Development Account Projects
Internet for Population Research - Internet for Population Research
To speed up the adoption of Internet-based methodologies by population research and training institutions in developing countries, so as to enhance the quality, timeliness, visibility and impact of their work, in particular with respect to the implementation of the population-related aspects of the major United Nations Conferences and the Millennium Development Goals; to explore the potential of those methodologies for the delivery of technical cooperation and other capacity-building activities, including peer-to-peer cooperation among regional networks of population research centres.
Effects and Impact:
The project established two regional networks of population research and training institutions. One of these networks, Demoneta, comprises six centers in Francophone western Africa; the other, Demonetasia, comprises eight centers in Asia. Both networks have active web sites and electronic discussion groups.
Demoneta (http://www.demoneta.org) training activities have made it possible for the four major population documentation centres in Western Africa to publish their library catalogues online for interactive consultation over the Internet – an important asset for population research and training in the region and a technological breakthrough for African documentation centres. The Paris-based Center for Population and Development (CEPED) continues to provide support for Demoneta.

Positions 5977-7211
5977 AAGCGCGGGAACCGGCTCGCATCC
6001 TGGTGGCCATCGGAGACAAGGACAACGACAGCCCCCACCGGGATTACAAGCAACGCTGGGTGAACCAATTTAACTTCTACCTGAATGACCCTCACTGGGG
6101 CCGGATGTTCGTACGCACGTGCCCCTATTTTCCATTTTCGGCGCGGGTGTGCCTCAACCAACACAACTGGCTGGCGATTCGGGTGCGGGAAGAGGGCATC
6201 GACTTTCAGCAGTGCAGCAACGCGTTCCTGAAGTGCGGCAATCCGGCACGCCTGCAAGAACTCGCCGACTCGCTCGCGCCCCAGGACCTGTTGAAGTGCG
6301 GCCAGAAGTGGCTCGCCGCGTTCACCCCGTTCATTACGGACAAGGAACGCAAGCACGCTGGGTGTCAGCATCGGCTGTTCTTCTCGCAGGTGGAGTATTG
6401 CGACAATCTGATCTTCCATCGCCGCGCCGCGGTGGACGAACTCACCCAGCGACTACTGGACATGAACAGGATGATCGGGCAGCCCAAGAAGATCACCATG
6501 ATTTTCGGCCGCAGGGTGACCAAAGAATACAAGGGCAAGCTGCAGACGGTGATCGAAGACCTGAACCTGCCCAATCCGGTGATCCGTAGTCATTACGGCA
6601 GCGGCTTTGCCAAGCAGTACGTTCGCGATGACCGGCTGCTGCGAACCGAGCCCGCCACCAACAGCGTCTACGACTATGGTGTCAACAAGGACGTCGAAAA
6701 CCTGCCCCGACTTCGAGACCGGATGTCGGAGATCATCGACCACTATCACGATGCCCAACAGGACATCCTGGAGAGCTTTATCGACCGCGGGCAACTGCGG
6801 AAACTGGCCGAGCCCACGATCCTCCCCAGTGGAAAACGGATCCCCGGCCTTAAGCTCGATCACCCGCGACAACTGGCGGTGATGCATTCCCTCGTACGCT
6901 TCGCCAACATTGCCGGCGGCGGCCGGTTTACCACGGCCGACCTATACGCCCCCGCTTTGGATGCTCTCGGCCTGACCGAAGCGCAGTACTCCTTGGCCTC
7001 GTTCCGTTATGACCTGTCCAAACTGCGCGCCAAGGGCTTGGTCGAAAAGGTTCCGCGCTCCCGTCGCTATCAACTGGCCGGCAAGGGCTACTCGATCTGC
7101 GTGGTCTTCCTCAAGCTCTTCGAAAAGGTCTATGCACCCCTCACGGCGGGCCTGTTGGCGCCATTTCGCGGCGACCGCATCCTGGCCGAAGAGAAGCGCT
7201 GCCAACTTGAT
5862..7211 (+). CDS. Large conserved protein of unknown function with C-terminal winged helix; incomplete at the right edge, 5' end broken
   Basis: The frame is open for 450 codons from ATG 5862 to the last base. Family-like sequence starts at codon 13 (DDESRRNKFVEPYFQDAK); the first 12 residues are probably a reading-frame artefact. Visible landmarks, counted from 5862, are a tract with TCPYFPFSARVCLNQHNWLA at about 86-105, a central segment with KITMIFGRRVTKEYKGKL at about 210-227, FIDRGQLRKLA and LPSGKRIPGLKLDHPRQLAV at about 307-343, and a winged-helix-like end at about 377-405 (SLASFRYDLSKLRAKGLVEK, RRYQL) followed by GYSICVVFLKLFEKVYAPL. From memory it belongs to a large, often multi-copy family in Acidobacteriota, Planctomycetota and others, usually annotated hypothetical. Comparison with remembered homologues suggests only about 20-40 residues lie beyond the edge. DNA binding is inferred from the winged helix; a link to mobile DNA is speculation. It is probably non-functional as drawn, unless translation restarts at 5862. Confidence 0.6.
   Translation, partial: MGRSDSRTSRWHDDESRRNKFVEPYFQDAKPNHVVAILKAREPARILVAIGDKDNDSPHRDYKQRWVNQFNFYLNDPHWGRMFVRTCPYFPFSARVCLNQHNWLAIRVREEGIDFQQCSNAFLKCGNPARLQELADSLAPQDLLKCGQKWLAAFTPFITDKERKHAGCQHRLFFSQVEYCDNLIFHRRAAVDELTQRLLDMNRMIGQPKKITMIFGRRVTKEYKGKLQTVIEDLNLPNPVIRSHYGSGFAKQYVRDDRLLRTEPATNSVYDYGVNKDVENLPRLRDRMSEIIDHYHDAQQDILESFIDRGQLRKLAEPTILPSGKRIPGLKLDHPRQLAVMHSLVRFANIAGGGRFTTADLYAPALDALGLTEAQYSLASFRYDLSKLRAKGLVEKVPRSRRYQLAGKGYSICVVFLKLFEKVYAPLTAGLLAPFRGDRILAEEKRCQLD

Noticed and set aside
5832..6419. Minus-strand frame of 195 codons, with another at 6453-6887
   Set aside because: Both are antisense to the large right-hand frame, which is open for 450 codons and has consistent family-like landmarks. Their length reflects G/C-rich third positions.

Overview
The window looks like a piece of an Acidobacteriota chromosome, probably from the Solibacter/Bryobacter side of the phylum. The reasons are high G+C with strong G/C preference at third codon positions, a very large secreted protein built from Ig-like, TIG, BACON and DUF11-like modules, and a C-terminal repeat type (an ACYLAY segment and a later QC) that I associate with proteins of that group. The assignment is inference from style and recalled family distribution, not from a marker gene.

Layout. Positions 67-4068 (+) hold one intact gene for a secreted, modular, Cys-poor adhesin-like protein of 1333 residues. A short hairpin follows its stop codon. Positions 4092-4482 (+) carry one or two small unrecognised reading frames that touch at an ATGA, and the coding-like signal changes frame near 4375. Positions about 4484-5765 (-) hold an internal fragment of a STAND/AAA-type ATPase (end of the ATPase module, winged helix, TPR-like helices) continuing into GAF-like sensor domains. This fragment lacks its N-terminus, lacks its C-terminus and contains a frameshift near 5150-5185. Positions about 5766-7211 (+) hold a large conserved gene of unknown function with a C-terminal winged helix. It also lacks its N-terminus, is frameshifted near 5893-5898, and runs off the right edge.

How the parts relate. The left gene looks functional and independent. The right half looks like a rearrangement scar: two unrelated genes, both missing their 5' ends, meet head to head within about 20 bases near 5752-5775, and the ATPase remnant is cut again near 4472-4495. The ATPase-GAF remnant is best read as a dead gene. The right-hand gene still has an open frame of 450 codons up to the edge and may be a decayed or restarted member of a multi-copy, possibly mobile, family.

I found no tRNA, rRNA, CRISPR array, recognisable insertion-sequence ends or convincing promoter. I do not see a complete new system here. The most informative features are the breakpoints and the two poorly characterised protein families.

The Demonetasia network is the most comprehensive electronic portal to high quality resources relevant to population research worldwide (http://www.demonetasia.org). The Chr. Michelsen Institute of Norway provides generous web-hosting support for the Demonetasia website. In addition to the two regional networks, the project has also established a portal giving access to all known online population resources in the world’s eight Portuguese speaking countries (redeluso.org) and discussions were held on establishing a network of lusophone population institutions. A number of research institutions expressed interest in establishing a network similar to Demoneta for the Anglophone population centres in Eastern and Southern Africa. In essence, the project has created durable new and important resources for population research in developing countries, has promoted South-South cooperation and has helped the transition towards more ITC-based knowledge management activities in population research institutions in developing countries.